Abstract: Due to the turbulence of these times and to the embeddedness of an interdependent, global economy, many organizations attempt to enhance their competitive advantage by actively exploring their external environment. Building on earlier research to explore organization-environment interaction via boundary-spanning activity, this study investigates such interactions via tests of analytical adequacy to observe the emergence of the adaptive tension between exploration and exploitation of organizations in a coevolutionary context. After replicating March’s (1991) seminal research, this study extends the March model to investigate a coevolutionary, competitive context. Results from computational experiments confirmed the analytical adequacy of the extensions to the original March model. Future research should address further investigation of the extended model’s analytical adequacy and ontological adequacy. In so doing, this study provides support for a model-centered organization science and the application of complexity theory to organization science research.* In addition to the personal acknowledgments below, I am grateful for discussions of a technical nature with the following: Robert Axtell, Michael Cohen, Stephen Guerin, Matthew Koehler, James March, John Miller, Melanie Mitchell, Michael Prietula and Stephen Upton. I would also like to thank participants at the 3rd Lake Arrowhead Conference on Human Complex Systems, the 2006 Organization Science Winter Conference, and the 2006 Santa Fe Institute Complex Systems Summer School where many aspects of this research were developed and presented.
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Bongard's work focuses on understanding the general nature of cognition, regardless of whether it is found in humans, animals or robots. This unique approach focuses on the role that morphology and evolution plays in cognition. Addressing these questions has taken him into the fields of biology, psychology, engineering and computer science.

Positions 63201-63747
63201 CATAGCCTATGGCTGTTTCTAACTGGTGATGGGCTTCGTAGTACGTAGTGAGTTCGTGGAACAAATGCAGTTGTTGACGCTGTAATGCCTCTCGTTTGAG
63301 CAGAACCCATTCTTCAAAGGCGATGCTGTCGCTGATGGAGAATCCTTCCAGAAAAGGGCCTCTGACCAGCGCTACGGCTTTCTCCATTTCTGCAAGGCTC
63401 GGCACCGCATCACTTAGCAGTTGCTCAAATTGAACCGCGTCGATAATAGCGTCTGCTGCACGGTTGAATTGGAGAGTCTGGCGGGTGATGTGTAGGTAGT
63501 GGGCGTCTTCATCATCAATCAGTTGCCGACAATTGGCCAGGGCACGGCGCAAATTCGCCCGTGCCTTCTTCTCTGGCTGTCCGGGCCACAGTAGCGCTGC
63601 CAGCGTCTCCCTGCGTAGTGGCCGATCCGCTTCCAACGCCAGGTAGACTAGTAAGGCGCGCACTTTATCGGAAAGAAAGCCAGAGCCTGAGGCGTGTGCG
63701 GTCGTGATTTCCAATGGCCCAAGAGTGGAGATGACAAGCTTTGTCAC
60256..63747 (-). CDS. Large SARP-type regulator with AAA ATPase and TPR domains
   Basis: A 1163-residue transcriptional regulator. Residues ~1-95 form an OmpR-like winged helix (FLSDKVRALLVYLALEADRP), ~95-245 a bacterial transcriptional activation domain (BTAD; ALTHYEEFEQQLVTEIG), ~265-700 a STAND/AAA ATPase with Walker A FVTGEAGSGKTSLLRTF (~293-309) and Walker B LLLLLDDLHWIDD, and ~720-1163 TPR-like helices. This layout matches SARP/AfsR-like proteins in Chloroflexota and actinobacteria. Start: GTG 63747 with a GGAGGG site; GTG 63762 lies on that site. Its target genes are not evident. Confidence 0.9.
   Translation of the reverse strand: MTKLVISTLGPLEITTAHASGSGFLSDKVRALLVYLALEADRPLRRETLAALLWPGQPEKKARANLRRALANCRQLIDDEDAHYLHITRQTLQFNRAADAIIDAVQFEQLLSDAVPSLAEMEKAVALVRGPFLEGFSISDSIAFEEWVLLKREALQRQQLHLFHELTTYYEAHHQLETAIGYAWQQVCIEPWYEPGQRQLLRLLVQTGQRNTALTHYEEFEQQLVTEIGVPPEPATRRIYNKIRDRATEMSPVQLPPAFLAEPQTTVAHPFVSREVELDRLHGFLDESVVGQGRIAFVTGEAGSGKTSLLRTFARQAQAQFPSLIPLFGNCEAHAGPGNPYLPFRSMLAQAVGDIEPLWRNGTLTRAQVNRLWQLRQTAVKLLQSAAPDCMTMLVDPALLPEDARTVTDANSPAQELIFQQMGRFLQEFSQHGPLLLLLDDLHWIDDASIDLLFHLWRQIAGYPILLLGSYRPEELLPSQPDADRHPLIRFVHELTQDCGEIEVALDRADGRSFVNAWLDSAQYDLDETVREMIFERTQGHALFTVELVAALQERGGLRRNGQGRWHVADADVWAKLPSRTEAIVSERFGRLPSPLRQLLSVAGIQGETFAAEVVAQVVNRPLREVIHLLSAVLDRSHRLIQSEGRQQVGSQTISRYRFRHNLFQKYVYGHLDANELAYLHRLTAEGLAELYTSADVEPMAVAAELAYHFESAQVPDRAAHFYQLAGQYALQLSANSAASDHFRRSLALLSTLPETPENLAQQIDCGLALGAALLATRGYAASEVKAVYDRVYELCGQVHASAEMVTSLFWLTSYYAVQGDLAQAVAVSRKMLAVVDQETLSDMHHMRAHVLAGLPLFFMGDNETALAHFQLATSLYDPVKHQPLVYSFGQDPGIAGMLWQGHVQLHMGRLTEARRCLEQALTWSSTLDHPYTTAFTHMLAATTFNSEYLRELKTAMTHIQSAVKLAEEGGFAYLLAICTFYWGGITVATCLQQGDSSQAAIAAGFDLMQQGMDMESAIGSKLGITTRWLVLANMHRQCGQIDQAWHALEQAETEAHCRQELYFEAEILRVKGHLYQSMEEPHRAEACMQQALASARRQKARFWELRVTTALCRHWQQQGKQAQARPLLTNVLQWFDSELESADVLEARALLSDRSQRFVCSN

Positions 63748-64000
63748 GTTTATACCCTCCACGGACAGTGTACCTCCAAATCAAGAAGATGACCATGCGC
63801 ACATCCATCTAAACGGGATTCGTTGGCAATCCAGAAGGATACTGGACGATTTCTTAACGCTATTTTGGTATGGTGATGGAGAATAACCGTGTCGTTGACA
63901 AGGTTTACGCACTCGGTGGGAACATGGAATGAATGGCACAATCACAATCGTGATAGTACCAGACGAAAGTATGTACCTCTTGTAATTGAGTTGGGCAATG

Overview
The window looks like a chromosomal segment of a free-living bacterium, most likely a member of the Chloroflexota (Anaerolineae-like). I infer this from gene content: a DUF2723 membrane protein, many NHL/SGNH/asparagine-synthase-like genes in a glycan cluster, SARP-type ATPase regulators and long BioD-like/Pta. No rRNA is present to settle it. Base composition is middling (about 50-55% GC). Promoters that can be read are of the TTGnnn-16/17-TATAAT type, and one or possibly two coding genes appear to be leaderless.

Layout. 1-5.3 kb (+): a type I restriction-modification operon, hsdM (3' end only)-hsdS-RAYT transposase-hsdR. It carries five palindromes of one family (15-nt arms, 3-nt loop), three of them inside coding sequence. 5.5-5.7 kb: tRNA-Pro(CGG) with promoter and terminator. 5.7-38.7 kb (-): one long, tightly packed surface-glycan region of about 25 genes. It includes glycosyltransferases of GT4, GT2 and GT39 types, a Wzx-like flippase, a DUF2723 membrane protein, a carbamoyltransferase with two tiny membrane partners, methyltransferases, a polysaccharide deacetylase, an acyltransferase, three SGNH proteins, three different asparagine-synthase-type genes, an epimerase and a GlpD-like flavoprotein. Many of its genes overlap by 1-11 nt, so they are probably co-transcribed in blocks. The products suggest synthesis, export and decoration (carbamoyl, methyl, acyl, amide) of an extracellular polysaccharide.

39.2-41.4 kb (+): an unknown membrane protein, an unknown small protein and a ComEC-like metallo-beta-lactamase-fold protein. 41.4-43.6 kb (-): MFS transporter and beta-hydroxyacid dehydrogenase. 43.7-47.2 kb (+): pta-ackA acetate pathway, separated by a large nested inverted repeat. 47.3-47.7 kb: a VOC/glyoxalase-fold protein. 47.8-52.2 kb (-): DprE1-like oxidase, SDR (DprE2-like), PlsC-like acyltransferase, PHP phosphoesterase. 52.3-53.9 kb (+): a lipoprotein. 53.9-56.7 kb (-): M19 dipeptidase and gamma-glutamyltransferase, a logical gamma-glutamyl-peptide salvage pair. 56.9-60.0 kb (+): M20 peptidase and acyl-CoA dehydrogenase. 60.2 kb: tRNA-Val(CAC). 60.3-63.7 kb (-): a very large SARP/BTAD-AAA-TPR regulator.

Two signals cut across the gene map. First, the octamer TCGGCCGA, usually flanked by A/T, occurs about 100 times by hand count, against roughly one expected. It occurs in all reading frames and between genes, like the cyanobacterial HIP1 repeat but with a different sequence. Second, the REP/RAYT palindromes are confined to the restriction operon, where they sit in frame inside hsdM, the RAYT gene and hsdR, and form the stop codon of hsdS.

Danforth is an applied mathematician interested in modeling a variety of physical, biological, and social phenomenon. He has applied principles of chaos theory to improve weather forecasts as a member of the Mathematics and Climate Research Network, and developed a real-time remote sensor of global happiness using messages from Twitter: the Hedonometer. Danforth co-runs the Computational Story Lab with Peter Dodds, and helps run UVM's reading group on complexity.
Laurent studies the interaction of structure and dynamics. His research involves network theory, statistical physics and nonlinear dynamics along with their applications in epidemiology, ecology, biology, and sociology. Recent projects include comparing complex networks of different nature, the coevolution of human behavior and infectious diseases, understanding the role of forest shape in determining stability of tropical forests, as well as the impact of echo chambers in political discussions.
Hines' work broadly focuses on finding ways to make electric energy more reliable, more affordable, with less environmental impact. Particular topics of interest include understanding the mechanisms by which small problems in the power grid become large blackouts, identifying and mitigating the stresses caused by large amounts of electric vehicle charging, and quantifying the impact of high penetrations of wind/solar on electricity systems.
Bagrow's interests include: Complex Networks (community detection, social modeling and human dynamics, statistical phenomena, graph similarity and isomorphism), Statistical Physics (non-equilibrium methods, phase transitions, percolation, interacting particle systems, spin glasses), and Optimization(glassy techniques such as simulated/quantum annealing, (non-gradient) minimization of noisy objective functions).